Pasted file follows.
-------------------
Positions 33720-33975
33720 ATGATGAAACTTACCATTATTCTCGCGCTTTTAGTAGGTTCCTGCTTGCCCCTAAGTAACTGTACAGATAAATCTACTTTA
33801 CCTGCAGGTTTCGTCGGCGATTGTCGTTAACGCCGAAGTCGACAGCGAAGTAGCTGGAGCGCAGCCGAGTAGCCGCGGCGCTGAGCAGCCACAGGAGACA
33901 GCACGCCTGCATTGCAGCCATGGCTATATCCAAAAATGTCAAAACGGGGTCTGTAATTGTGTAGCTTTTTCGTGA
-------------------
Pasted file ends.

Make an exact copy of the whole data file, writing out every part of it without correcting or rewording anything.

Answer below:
Positions 33720-33975
33720 ATGATGAAACTTACCATTATTCTCGCGCTTTTAGTAGGTTCCTGCTTGCCCCTAAGTAACTGTACAGATAAATCTACTTTA
33801 CCTGCAGGTTTCGTCGGCGATTGTCGTTAACGCCGAAGTCGACAGCGAAGTAGCTGGAGCGCAGCCGAGTAGCCGCGGCGCTGAGCAGCCACAGGAGACA
33901 GCACGCCTGCATTGCAGCCATGGCTATATCCAAAAATGTCAAAACGGGGTCTGTAATTGTGTAGCTTTTTCGTGA